China issues warnings on Philippines

China told its citizens Thursday they were not safe in the Philippines and its state media warned of war, as a month-long row over rival claims in the South China Sea threatened to spill out of control.

Chinese travel agencies announced they had suspended tours to the Philippines, under government orders, and the embassy in Manila advised its nationals already in the country to stay indoors ahead of planned protests.

"Avoid going out at all if possible, and if not, to avoid going out alone. If you come across any demonstrations, leave the area, do not stay to watch," the embassy's advisory said.

The safety alerts came as government-controlled media in China warned the country was prepared to go to war to end the stand-off over Scarborough Shoal -- small islands in the South China Sea that both nations claim as their own.

"No matter how willing we are to discuss the issue, the current Philippine leadership is intent on pressing us into a corner where there is no other option left but the use of arms," the China Daily said in an editorial.

"Manila is living in a fantasy world if it mistakes our forbearance for timidity."

Chinese foreign ministry spokesman Hong Lei said China was committed to a peaceful resolution.

But the editorial echoed other warnings in recent weeks in the state-run media that China was prepared to use its massive military advantage to crush the Philippines' challenge for the shoal.

The two nations have had non-military vessels stationed at the shoal since April 8 in an effort to assert their sovereignty to the area.

The dispute began when Philippine authorities detected Chinese ships fishing there. They attempted to arrest the crew, but were blocked by Chinese surveillance vessels that were quickly deployed to the area.

The Philippines insists its claims to the area are backed by international law, as the shoal is well within its 200-nautical-mile exclusive economic zone.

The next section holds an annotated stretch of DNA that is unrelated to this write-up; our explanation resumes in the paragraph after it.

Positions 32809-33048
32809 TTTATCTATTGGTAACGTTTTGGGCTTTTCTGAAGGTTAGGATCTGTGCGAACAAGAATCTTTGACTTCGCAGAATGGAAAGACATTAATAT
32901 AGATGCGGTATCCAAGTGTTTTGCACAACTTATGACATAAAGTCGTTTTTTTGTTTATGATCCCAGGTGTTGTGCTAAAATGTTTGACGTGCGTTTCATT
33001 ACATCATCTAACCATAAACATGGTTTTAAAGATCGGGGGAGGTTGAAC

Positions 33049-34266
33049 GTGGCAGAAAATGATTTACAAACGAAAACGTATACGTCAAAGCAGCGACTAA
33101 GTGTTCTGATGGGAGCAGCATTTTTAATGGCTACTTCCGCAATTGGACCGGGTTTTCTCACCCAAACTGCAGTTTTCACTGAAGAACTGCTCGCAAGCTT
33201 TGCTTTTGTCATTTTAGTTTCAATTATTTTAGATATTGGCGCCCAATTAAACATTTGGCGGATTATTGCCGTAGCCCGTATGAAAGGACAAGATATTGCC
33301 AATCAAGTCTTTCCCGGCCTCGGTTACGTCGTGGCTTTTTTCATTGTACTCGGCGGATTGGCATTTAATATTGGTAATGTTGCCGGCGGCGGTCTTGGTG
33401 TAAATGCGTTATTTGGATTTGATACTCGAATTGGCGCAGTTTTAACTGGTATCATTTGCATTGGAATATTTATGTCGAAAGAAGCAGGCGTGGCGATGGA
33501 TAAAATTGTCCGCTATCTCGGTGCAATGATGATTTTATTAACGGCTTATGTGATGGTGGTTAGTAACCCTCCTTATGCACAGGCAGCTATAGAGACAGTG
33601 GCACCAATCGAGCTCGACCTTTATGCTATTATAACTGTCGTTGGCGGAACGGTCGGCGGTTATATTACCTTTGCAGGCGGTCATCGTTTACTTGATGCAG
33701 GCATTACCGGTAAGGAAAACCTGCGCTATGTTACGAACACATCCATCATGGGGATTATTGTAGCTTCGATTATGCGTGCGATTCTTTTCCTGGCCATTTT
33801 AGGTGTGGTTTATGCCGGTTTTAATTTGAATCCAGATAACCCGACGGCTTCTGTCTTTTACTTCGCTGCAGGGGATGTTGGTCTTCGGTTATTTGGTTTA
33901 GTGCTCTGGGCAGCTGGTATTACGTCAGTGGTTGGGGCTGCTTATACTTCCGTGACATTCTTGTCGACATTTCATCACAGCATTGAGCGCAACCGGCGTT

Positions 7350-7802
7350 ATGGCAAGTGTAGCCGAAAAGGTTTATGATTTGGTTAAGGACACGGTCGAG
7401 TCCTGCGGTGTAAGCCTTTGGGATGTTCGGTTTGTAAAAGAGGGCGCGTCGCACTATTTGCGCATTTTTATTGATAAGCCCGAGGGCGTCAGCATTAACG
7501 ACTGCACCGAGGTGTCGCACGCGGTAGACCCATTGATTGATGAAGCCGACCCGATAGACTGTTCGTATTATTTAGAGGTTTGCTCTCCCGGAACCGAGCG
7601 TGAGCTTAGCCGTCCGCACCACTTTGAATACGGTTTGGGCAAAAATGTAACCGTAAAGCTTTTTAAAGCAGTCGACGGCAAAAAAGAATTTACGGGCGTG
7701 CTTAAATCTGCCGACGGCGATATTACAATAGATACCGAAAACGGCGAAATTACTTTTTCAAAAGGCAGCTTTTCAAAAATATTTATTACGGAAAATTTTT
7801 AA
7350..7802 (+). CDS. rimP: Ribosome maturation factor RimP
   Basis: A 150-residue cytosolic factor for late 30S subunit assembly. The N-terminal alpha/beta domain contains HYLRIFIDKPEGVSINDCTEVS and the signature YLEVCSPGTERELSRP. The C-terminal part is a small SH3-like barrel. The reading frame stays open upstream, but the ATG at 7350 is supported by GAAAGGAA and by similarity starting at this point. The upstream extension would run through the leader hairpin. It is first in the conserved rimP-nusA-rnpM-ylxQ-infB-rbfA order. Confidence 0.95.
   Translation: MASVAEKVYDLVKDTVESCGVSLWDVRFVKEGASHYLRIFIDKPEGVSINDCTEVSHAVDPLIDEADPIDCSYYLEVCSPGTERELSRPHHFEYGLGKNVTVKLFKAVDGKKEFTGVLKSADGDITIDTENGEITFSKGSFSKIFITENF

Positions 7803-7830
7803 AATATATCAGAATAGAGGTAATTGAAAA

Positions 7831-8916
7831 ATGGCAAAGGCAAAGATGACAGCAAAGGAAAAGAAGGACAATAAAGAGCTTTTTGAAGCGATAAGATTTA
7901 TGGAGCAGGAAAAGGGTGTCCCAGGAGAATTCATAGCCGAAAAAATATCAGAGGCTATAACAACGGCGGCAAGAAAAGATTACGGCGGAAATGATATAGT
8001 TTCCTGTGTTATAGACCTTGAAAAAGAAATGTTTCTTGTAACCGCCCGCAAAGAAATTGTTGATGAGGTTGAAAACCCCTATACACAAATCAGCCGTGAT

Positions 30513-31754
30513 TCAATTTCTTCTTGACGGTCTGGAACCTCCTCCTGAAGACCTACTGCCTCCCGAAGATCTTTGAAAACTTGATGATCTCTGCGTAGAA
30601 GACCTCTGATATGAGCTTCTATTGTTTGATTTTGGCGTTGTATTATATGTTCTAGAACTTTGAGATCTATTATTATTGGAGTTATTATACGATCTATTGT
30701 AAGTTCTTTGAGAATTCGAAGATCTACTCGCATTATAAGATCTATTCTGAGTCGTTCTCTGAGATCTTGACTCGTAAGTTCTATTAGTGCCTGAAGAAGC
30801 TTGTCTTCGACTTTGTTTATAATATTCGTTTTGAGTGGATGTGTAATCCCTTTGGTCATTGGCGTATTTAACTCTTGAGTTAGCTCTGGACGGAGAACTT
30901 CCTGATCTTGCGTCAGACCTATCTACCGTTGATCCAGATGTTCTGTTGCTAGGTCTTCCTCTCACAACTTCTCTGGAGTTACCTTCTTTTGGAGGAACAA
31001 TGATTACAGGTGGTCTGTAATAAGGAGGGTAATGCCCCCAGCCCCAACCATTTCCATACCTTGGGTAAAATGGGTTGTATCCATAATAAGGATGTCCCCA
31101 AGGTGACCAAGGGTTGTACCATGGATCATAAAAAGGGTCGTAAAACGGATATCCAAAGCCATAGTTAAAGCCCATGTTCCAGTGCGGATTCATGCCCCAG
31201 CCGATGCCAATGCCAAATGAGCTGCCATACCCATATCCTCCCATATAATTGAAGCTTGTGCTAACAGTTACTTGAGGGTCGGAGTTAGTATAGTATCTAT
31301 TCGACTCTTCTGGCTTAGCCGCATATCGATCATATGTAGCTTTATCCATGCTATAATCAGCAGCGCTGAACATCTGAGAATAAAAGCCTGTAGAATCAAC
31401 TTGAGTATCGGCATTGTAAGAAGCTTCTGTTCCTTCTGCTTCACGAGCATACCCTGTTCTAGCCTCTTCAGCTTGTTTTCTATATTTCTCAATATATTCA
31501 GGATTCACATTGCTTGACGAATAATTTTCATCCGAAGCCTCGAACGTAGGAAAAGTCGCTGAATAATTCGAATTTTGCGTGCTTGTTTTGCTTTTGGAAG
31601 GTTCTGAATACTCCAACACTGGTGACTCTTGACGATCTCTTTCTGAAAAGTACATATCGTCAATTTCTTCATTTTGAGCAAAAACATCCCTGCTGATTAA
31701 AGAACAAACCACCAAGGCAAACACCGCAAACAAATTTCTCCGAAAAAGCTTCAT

The shoal sits about 230 kilometres (140 miles) from the Philippines' main island of Luzon. The nearest major Chinese landmass is 1,200 kilometres northwest of the shoal, according to Filipino navy maps.

But China claims virtually all of the South China Sea as its territory, even waters close to the coasts of the Philippines and other Asian countries.

Taiwan, Brunei, Vietnam and Malaysia also claim parts of the sea, which is believed to sit atop vast oil and gas resources. The rival claims have for decades made the waters one of Asia's potential military flashpoints.

The Philippines, which admits to having an extremely weak military, has repeatedly said it wants to solve the stand-off over the shoal through diplomatic means.

But it has also said it secured a pledge from the United States, its main military ally, to protect the Philippines from attacks in the South China Sea.

A coalition of Filipino activist groups is planning to hold rallies at Chinese embassies around the world on Friday to support the Philippines in the dispute.

Organisers are hoping thousands of people will attend what they expect to be the biggest of the rallies, in Manila, and the Chinese embassy's safety alert was circulated chiefly to warn its nationals about that protest.

But Jackson Gan, a Filipino-Chinese businessman who is one the rally's organisers, said there was no need for such a warning because the protest would not target individuals and there had been no inciting of violence.

"This is going to be peaceful. No burning of Chinese flags, just singing of patriotic songs and making our presence felt," Gan told AFP.

Philippine foreign department spokesman Raul Hernandez also said Chinese nationals were in no danger of being attacked because of the diplomatic tensions.

"The Philippines remains a safe and welcoming country," he told AFP, adding Friday's protesters would not target Chinese people.

"There is nothing for our Chinese friends to be apprehensive about regarding this protest action."

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